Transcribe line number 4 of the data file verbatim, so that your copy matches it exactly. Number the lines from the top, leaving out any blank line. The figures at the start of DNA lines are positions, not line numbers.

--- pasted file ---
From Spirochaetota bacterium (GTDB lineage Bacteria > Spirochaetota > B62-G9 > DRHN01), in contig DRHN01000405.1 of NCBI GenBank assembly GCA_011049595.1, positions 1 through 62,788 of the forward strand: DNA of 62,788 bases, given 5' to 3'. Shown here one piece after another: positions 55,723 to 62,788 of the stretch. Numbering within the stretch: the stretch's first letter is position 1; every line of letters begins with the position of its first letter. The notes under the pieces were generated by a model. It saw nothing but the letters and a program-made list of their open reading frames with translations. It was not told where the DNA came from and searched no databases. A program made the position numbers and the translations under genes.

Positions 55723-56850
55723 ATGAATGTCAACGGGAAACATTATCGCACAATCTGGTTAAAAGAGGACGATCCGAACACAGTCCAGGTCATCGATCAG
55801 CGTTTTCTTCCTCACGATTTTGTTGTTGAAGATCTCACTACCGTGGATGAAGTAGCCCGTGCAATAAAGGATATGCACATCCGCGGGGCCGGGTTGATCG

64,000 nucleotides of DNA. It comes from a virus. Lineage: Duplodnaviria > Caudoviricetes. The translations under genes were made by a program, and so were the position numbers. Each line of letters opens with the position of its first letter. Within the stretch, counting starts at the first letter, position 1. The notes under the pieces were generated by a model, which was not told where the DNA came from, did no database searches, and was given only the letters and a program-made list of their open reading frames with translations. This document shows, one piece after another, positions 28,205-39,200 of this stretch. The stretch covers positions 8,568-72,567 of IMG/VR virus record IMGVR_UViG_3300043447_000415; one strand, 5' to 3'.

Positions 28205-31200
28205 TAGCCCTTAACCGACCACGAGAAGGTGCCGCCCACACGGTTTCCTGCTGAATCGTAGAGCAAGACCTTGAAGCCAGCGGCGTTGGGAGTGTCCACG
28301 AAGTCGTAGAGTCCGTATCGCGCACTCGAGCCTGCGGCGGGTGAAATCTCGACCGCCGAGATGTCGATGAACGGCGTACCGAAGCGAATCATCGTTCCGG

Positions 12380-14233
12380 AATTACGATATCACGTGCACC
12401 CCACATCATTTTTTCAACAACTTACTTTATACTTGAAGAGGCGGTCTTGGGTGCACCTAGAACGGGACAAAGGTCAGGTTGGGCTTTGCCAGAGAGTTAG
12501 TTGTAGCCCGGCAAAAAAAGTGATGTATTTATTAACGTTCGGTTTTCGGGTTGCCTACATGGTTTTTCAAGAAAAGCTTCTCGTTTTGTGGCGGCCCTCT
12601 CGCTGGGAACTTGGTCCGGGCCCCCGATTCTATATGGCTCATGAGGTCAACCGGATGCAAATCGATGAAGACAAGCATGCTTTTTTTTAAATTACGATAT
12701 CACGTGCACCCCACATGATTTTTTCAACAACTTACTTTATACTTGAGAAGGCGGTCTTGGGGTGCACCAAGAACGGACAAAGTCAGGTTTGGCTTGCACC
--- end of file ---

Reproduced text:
55801 CGTTTTCTTCCTCACGATTTTGTTGTTGAAGATCTCACTACCGTGGATGAAGTAGCCCGTGCAATAAAGGATATGCACATCCGCGGGGCCGGGTTGATCG